NEW-ZEALAND WILLOWHERB

Epilobium brunnescens

Willowherb Family [Onagraceae]

Flowers:
month8may month8jun month8june month8jul month8july month8aug month8sep month8sept month8oct

Pappus: pappusZpossible (white, long, simple, within a 4-sided pod)
pappus8sep pappus8sept pappus8oct pappus8nov

status
statusZalien
flower
flower8pink
inner
inner8white
morph
morph8actino
petals
petalsZ4
inner
inner8white
stem
stem8round

2nd Sept 2010, Llyn Idwal, Snowdonia. Photo: © RWD
A short sprawling plant with tiny flowers on absurdly long stalks. Here growing amongst Parsley Fern.


2nd Sept 2010, Llyn Idwal, Snowdonia. Photo: © RWD
Four deeply-nicked petals, surrounded by four greeny-red sepals, each with a pinkish-red bobble at the otherwise pointed tip. These look like hydathodes, which secrete excess water. The very long stalk has four parallel grooves where it splits to released the feathered seeds.


2nd Sept 2010, Llyn Idwal, Snowdonia. Photo: © RWD
The seeds are contained in the slightly thickened upper half of the extremely long flower stalk.


2nd Sept 2010, Llyn Idwal, Snowdonia. Photo: © RWD
Four pinkish-white petals surround a white fuzzy bobble held above cream-coloured anthers.


2nd Sept 2010, Llyn Idwal, Snowdonia. Photo: © RWD
The leaves are in pairs opposite each other all the way along the stems. The leaves


23rd July 2010. Eire. Photo: © Paula O'Meara
The very lengthy seed pods split open into four strips along their length to reveal the seeds neatly packed within.


23rd July 2010. Eire. Photo: © Paula O'Meara
Each seed has its own pappus, or 'parachute' of hairs to aid dispersion by wind.


2nd Sept 2010, Llyn Idwal, Snowdonia. Photo: © RWD
The seeds having now flown from the fully-opened pods.


2nd Sept 2010, Llyn Idwal, Snowdonia. Photo: © RWD
The leaves are oval with an 80 degree bend down the middle which stops a little over half-way along to the tip.


2nd Sept 2010, Llyn Idwal, Snowdonia. Photo: © RWD
Leaf stalks are very short, and seem to emerge from around the back of the stem.


2nd Sept 2010, Llyn Idwal, Snowdonia. Photo: © RWD
Leaf stalks are very short, and seem to emerge from around the back of the stem.


18th Sept 2015, Coppermines Valley, Coniston, Cumbria. Photo: © RWD
The leaves of this specimen have turned all shades between green, grey, brown, pink and crimson. Growing on top of a moss.


18th Sept 2015, Coppermines Valley, Coniston, Cumbria. Photo: © RWD
Long flower stems spring out along the length of the plant as the tip continues to grow longer. Two flower buds just NE of centre and another further SE of centre.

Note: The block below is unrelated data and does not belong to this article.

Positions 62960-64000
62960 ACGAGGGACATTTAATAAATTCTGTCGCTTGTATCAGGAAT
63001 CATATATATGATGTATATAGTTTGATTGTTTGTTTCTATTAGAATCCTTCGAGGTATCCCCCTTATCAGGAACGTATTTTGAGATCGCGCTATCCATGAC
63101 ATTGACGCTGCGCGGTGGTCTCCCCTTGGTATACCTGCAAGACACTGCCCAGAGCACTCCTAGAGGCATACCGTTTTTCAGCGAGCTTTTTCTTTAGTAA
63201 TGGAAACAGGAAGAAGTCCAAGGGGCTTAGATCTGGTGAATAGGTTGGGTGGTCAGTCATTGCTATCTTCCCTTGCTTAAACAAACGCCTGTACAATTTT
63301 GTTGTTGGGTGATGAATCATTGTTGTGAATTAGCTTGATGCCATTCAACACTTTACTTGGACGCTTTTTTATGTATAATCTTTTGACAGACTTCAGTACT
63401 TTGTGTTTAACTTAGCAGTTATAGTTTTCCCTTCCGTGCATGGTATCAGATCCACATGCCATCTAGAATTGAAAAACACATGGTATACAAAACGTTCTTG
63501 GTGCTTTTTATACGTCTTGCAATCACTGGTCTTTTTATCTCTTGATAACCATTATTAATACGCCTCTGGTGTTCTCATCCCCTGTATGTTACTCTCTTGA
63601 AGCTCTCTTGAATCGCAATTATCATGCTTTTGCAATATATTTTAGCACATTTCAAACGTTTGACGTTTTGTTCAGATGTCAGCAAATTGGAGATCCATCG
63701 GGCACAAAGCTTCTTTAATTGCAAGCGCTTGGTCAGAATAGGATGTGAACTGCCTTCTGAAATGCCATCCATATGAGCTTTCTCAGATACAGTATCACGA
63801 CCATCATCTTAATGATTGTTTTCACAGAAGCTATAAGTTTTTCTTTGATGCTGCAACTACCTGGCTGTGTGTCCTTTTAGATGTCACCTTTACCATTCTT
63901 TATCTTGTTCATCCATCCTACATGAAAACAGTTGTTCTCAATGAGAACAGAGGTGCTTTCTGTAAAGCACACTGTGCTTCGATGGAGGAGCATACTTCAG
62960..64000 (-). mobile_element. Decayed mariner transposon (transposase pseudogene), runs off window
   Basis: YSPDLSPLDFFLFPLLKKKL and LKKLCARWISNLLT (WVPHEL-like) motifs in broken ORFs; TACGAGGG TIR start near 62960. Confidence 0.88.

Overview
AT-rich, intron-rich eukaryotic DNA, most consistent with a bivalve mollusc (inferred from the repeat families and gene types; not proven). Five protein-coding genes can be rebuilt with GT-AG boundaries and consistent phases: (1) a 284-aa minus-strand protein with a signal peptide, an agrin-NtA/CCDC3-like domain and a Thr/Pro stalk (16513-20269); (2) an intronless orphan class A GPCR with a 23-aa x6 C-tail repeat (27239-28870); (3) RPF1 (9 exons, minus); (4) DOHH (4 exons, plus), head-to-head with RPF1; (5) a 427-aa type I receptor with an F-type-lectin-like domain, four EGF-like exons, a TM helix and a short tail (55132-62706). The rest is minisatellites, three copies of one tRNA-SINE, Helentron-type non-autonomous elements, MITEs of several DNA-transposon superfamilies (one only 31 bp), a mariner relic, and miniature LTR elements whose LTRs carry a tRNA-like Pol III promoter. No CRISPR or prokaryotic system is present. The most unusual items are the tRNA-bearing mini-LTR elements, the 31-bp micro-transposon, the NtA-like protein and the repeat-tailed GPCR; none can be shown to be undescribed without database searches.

18th Sept 2015, Coppermines Valley, Coniston, Cumbria. Photo: © RWD
One long petiole with an opened flower NNE of centre.


18th Sept 2015, Coppermines Valley, Coniston, Cumbria. Photo: © RWD


Hybridizes with :

  • American Willowherb (Epilobium ciliatum) to produce Epilobium × brunnatum
  • Spear-leaved Willowherb (Epilobium lanceolatum) to produce Epilobium × cornubiense
  • Broad-Leaved Willowherb (Epilobium montanum) to produce Epilobium × confusilobum
  • Short-fruited Willowherb (Epilobium obscurum) to produce Epilobium × obscurescen
  • Marsh Willowherb (Epilobium palustre) to produce Epilobium × chateri
  • Hoary Willowherb (Epilobium parviflorum) to produce Epilobium × argillaceum
All one big happy family!

Of the above hybrids, and given the location of the above photographs (Llyn Idwal and Coppermines valley), there are NO Willowherbs that it could possibly be hybridized with: giving a positive identification.

The leaves have some similarities to : some Scurvygrasses. The flowers even has the same number of petals (4), but in the case of New-Zealand Willowherb, are on massively longer stalks.

No relation to : Willows [trees with similar name].

The massively long stalks upon which the tiny flowers perch become the seed pods, which, when ripe, split lengthways into four long straw-like long, thin, narrow blades, releasing the seeds which are on feathery parachutes.

A non-native from New Zealand which is spreading rapidly through the hills and indeed mountain valleys of North Wales, The Pennines, Cumbria and the Scottish hills and mountains. It is prostrate, forming matts and roots along its procumbent stems.

Two similar rock-garden escapes all the way from New Zealand (they must be tired out now having come all that way) are Rockery Willowherb (Epilobium pedunculare) and Bronzy Willowherb (Epilobium komarovianum). The two only occupy a handful of hectads in the UK, and the latter has not been seen since 1999 (according to BSBI maps).


  Epilobium brunnescens  ⇐ Global Aspect ⇒ Onagraceae  

Distribution
 family8Willowherb family8Onagraceae

 BSBI maps
genus8Epilobium
Epilobium
(Willowherbs)

NEW-ZEALAND WILLOWHERB

Epilobium brunnescens

Willowherb Family [Onagraceae]

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